Study: Babies have inherent number sense

February 15, 2006

Duke University scientists have found 7-month-old babies have an inherent sense of numerical concepts, regardless of their mathematical abilities.

Neuroscientists Professor Elizabeth Brannon and graduate student Kerry Jordan previously demonstrated rhesus monkeys have a natural ability to match the number of voices they hear to the number of individuals they expect to see. The researchers expected the same to be true of human babies, despite studies that failed to demonstrate such ability in human infants, Scientific American reported Wednesday.

In their own study the Duke researchers found babies spent more time looking at videos showing the same number of unfamiliar human faces as those represented in a simultaneous soundtrack of "look" sounds.

"As a result of our experiments, we conclude that the babies are showing an internal representation of 'two-ness' or 'three-ness' that is separate from the (sounds and sights) and, thus, reflects an abstract internal process," they wrote.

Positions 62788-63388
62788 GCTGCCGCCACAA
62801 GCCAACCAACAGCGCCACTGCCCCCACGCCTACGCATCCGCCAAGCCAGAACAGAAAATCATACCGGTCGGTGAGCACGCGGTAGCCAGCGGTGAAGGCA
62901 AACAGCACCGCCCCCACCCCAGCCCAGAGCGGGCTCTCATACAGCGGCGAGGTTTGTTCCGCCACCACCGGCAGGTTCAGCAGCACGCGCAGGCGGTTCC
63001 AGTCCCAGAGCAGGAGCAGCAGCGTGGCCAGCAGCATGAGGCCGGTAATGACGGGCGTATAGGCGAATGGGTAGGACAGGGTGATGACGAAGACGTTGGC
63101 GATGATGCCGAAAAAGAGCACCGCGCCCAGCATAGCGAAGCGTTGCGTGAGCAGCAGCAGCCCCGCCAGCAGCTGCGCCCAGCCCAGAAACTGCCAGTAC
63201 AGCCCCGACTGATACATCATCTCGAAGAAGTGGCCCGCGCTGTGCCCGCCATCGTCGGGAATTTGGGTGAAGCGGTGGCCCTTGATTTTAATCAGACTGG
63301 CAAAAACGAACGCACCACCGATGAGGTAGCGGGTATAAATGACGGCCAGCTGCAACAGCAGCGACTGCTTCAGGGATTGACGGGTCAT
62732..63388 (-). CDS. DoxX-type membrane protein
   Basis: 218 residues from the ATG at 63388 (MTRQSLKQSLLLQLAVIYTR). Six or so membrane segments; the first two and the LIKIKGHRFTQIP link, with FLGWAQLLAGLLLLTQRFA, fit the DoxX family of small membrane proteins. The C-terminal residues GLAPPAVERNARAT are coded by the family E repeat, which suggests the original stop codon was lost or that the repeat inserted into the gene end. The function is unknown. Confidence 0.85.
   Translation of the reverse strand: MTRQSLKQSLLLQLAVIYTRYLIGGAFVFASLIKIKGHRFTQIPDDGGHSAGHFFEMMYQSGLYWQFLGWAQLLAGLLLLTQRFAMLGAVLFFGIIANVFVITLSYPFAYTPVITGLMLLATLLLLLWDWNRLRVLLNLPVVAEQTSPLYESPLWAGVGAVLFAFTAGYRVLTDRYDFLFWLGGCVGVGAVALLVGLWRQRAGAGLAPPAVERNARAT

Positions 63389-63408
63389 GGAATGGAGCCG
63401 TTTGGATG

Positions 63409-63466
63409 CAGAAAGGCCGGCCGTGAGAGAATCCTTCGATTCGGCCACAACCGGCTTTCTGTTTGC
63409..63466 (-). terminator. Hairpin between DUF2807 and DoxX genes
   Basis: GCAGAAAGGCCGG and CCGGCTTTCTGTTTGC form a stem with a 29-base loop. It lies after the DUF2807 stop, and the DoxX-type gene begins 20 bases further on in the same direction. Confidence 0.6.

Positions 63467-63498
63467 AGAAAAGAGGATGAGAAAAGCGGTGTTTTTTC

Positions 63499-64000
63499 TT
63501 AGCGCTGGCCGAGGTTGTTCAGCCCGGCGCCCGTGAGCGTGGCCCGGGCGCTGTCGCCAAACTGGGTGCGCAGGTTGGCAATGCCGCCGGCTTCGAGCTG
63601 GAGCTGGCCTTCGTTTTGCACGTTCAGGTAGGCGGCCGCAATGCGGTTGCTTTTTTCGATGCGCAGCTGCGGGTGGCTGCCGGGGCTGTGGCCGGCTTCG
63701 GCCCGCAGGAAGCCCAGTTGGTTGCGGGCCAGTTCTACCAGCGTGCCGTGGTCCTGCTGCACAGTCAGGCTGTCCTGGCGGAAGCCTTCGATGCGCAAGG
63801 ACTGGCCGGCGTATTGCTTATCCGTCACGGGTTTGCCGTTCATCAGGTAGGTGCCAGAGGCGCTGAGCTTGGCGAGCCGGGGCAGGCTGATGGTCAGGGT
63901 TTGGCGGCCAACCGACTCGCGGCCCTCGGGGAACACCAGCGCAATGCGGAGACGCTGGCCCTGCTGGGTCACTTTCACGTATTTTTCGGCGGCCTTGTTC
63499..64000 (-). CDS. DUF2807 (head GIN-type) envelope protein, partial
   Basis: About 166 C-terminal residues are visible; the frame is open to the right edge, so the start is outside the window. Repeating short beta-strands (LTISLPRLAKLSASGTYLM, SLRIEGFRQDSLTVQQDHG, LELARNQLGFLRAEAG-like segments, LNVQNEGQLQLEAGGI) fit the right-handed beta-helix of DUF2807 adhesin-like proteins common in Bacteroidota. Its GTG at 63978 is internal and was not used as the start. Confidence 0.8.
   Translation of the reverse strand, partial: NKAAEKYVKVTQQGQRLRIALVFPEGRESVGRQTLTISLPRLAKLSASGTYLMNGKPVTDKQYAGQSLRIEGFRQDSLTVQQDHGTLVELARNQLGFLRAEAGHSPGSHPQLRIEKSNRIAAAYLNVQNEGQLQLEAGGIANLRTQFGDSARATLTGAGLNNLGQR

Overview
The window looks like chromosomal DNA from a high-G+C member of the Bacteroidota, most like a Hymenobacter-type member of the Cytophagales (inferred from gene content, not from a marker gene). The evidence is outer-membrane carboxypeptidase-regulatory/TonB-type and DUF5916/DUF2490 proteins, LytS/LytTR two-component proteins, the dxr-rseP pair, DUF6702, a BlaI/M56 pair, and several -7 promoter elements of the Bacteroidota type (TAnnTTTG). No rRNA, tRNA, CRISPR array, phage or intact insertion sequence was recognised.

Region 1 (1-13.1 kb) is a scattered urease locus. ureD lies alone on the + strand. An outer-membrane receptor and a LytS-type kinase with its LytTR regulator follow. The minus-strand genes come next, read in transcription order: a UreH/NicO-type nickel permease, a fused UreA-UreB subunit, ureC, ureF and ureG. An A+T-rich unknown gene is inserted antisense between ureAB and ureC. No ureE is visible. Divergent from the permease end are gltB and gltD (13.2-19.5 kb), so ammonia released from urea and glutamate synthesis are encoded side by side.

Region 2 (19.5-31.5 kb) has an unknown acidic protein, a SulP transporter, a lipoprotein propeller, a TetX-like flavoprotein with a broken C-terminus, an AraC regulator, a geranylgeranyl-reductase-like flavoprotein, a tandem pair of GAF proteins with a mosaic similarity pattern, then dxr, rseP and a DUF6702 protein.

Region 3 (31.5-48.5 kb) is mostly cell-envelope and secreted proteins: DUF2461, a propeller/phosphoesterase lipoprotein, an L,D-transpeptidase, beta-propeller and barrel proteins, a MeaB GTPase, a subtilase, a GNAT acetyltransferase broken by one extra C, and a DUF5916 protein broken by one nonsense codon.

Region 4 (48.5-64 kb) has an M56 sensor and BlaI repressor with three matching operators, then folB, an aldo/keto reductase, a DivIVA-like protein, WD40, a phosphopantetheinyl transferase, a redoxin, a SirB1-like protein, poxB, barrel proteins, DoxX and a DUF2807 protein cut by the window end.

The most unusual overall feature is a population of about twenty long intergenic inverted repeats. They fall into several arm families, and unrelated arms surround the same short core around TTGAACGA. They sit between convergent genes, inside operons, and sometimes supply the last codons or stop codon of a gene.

The research is detailed in the current issue of the Proceedings of the National Academies of Science.

Copyright 2006 by United Press International

Explore further: Iran relaunches space ambitions after uproar over satellites

Related Stories

Whatever happened to the Zika virus?

September 7, 2017

If I asked if you'd heard of the Zika virus before 2015, chances are the answer would be no. In fact, many scientists working in the field of mosquito-transmitted diseases probably wouldn't have heard of it. If they had, ...

Skin lightening: the dangerous obsession that's worth billions

September 4, 2017

Millions of people across the world want to make their skin lighter – but the treatments they use can be dangerous. Mary-Rose Abraham meets beauticians, dermatologists and their clients to walk the line between aesthetic ...

Recommended for you

Quantum data takes a ride on sound waves

September 22, 2017

Yale scientists have created a simple-to-produce device that uses sound waves to store quantum information and convert it from one form to another, all inside a single, integrated chip.

0 comments

Please sign in to add a comment. Registration is free, and takes less than a minute. Read more

Click here to reset your password.
Sign in to get notified via email when new comments are made.